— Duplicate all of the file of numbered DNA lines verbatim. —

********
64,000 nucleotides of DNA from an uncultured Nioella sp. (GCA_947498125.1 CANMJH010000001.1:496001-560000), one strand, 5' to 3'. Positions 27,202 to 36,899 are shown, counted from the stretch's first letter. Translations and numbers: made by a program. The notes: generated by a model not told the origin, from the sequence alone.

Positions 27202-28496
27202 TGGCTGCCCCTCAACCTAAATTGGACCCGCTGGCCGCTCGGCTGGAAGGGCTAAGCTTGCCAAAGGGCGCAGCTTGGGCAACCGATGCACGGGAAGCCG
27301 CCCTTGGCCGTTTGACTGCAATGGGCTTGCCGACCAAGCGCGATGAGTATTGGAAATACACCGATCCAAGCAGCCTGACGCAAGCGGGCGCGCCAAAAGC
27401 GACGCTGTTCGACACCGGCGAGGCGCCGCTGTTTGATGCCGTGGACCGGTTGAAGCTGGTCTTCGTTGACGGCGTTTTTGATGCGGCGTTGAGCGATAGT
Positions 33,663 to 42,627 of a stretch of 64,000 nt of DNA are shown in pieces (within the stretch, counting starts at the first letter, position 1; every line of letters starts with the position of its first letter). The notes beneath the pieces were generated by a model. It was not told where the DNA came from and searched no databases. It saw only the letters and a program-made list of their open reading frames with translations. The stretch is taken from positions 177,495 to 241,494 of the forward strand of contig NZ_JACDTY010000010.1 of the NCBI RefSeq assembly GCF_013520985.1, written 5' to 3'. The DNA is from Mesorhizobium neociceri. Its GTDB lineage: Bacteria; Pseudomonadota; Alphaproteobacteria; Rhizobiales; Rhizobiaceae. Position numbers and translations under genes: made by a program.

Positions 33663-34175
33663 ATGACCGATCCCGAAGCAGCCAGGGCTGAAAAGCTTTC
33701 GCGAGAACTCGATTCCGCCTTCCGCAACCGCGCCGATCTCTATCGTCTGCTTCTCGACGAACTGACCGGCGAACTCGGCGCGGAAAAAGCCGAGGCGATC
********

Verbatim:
64,000 nucleotides of DNA from an uncultured Nioella sp. (GCA_947498125.1 CANMJH010000001.1:496001-560000), one strand, 5' to 3'. Positions 27,202 to 36,899 are shown, counted from the stretch's first letter. Translations and numbers: made by a program. The notes: generated by a model not told the origin, from the sequence alone.

Positions 27202-28496
27202 TGGCTGCCCCTCAACCTAAATTGGACCCGCTGGCCGCTCGGCTGGAAGGGCTAAGCTTGCCAAAGGGCGCAGCTTGGGCAACCGATGCACGGGAAGCCG
27301 CCCTTGGCCGTTTGACTGCAATGGGCTTGCCGACCAAGCGCGATGAGTATTGGAAATACACCGATCCAAGCAGCCTGACGCAAGCGGGCGCGCCAAAAGC
27401 GACGCTGTTCGACACCGGCGAGGCGCCGCTGTTTGATGCCGTGGACCGGTTGAAGCTGGTCTTCGTTGACGGCGTTTTTGATGCGGCGTTGAGCGATAGT
Positions 33,663 to 42,627 of a stretch of 64,000 nt of DNA are shown in pieces (within the stretch, counting starts at the first letter, position 1; every line of letters starts with the position of its first letter). The notes beneath the pieces were generated by a model. It was not told where the DNA came from and searched no databases. It saw only the letters and a program-made list of their open reading frames with translations. The stretch is taken from positions 177,495 to 241,494 of the forward strand of contig NZ_JACDTY010000010.1 of the NCBI RefSeq assembly GCF_013520985.1, written 5' to 3'. The DNA is from Mesorhizobium neociceri. Its GTDB lineage: Bacteria; Pseudomonadota; Alphaproteobacteria; Rhizobiales; Rhizobiaceae. Position numbers and translations under genes: made by a program.

Positions 33663-34175
33663 ATGACCGATCCCGAAGCAGCCAGGGCTGAAAAGCTTTC
33701 GCGAGAACTCGATTCCGCCTTCCGCAACCGCGCCGATCTCTATCGTCTGCTTCTCGACGAACTGACCGGCGAACTCGGCGCGGAAAAAGCCGAGGCGATC